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Thursday, December 19, 2013

Primer: What Is A Policy Portfolio?

This is a short description of what a policy portfolio is, and why you should have one for your personal investment portfolio.

A policy portfolio is a baseline or target mix of the asset classes (e.g., stocks, bonds, cash) for an investment portfolio. Institutional investors may manage their portfolios against such a target, and they are often constrained in how far their portfolios may drift from that target. If you are managing your own personal portfolio, you will have more flexibility, but using the policy portfolio concept is still a good idea.

For a personal portfolio, the usual breakdown is amongst 3 broad asset classes:

  • Cash;
  • Bonds;
  • Equities (stocks).
A target percentage is set for each asset class. The cash component is typically small (0-10%), and the remainder divided between stocks and bonds. The usual idea is that stocks are riskier but have higher returns, and so you have a higher percentage of stocks if you are more tolerant of risk. 

The weighting that you should use depends on your personal situation, so I cannot give target levels to use. Some techniques were developed in the 1960's to come up with "optimal" portfolios based on people's risk tolerances. Although the mathematics may appear impressive, I find the theory to be somewhat of a pseudo-science. The best way would be look at how historical portfolios with the target weightings performed over time, and get a qualitative feel whether those simulated portfolios act in a way you would like. However, this requires access to data, ability to manipulate the data, and interpret the results. If you are not in a position to do such an analysis, the best bet is to not heavily overweight any asset class in particular. (If you are using automated tools to generate the weightings, for example, keep the return target reasonable. This allows the tool to give a more even weight.)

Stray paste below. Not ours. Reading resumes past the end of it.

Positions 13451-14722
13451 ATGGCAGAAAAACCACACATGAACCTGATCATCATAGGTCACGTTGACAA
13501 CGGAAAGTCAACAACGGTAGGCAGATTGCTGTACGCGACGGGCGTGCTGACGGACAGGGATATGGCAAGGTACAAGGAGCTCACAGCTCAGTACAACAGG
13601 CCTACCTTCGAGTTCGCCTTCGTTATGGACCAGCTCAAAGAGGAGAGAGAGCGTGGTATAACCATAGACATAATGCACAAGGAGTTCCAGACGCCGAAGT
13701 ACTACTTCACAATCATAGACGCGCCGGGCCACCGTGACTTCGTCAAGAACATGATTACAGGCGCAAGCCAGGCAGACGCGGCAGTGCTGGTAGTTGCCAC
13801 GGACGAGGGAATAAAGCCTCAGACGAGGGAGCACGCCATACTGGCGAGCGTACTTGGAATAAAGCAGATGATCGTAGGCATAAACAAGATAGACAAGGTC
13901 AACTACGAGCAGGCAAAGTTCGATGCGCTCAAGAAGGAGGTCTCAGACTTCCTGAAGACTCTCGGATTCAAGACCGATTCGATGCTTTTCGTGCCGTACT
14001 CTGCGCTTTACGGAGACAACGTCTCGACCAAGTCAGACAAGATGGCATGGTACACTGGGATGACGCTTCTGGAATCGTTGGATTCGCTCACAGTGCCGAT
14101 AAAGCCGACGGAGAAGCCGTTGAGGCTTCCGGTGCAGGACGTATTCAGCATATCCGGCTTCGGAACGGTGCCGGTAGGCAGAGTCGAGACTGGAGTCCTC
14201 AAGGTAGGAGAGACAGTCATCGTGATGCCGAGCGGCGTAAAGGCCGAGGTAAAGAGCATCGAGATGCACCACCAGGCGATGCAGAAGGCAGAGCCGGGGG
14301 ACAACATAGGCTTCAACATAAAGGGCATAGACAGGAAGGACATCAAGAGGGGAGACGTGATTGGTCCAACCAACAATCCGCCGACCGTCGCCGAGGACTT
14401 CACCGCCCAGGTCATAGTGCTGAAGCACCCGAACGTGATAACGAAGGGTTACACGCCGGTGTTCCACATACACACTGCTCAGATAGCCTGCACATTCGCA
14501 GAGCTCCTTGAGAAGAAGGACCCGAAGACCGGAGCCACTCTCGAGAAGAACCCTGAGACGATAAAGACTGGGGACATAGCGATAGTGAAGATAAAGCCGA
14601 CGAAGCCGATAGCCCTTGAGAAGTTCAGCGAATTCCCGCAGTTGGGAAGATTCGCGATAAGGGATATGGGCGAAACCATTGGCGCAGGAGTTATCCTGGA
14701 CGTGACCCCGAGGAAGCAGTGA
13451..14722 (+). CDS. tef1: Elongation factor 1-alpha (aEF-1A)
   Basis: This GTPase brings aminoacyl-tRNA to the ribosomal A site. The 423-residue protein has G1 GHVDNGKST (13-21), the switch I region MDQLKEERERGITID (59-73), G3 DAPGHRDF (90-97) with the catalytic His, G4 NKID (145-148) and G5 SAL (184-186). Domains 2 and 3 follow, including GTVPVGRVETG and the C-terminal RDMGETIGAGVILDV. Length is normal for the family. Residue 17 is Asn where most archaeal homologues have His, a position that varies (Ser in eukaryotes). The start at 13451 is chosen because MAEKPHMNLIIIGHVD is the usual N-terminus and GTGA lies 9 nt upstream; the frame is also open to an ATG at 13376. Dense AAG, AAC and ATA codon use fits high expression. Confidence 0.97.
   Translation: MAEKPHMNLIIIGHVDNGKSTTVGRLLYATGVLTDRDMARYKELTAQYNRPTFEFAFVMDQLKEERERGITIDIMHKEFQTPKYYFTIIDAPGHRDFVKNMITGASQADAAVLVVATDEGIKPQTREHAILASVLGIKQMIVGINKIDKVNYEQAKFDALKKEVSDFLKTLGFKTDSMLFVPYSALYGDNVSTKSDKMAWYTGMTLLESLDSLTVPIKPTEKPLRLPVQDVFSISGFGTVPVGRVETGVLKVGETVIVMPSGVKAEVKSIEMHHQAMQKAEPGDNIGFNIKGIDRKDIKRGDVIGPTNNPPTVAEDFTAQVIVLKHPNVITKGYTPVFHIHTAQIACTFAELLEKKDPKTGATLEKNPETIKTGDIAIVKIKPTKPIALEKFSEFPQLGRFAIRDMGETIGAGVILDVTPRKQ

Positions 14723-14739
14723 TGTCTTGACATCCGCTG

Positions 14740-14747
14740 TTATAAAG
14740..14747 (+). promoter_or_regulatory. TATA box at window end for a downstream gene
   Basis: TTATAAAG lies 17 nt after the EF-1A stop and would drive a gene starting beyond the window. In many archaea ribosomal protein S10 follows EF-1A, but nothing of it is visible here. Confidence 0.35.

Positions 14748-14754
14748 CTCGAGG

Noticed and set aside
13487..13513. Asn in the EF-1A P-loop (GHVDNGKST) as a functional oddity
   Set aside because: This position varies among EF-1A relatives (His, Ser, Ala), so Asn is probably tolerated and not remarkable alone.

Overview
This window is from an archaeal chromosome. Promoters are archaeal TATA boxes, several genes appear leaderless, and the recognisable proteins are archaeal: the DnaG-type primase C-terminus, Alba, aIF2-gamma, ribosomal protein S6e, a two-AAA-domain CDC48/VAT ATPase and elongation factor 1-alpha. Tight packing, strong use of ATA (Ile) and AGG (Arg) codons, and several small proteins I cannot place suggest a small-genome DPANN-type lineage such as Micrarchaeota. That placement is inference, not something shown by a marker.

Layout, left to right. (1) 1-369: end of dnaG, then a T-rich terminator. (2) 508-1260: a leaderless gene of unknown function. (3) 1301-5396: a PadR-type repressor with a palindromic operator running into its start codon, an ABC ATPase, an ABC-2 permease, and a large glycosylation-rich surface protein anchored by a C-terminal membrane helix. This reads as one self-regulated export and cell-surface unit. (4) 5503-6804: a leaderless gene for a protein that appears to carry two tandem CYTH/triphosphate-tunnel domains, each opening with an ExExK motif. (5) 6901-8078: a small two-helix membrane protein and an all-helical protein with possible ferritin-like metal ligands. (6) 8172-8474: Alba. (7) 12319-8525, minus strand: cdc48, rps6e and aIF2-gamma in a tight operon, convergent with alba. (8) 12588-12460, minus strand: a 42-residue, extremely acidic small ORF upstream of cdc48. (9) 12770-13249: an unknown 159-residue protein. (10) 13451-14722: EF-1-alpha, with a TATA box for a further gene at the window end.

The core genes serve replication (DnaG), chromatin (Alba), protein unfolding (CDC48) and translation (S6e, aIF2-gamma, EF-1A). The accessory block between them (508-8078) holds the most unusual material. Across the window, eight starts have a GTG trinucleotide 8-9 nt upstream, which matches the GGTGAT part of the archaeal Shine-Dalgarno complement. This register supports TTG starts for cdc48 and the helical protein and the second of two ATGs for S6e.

There is a wide variety of categories within these broad asset classes. If you are looking at mutual funds, there could be dozens of equity or bond funds just within the same family of funds. Although diversification is useful, the key is to work within the aggregate target. For example, if you allocate 5% of your portfolio to 20 different equity funds, your portfolio may be a lot less diversified than you think.

Within the bond component, some care should also be taken with a drift towards riskier categories of assets. For example, if the bond component is put into High Yield ("Junk") bonds, it will offer very poor diversification relative to the equity component of the portfolio. The overall weightings may need to be adjusted to compensate for such a tilt.

The policy portfolio depends on your situation, and needs to be reviewed over time. For example, a standard rule of thumb is to increase the bond weighting at the expense of the stock weighting over time. Therefore, portfolios of seniors are supposed to be bond-heavy, while young workers should have equity-heavy portfolios.

Finally, having such a policy portfolio is an important component of being disciplined. If you just buy or sell securities based on water cooler stories or what you read on some blog somewhere, your portfolio can end up being a disorganised mess, and far riskier than you think. During the Tech Equity bull market of the late 1990's, there were a lot of people that let their portfolios get heavily overweight tech stocks. Those stocks went down in flames later, and a lot of people's retirement plans were badly hurt as a result. A more balanced portfolio weighting will not have completely saved people from losses, but the damage would have been a lot less. 

(c) Brian Romanchuk 2013

1 comment:

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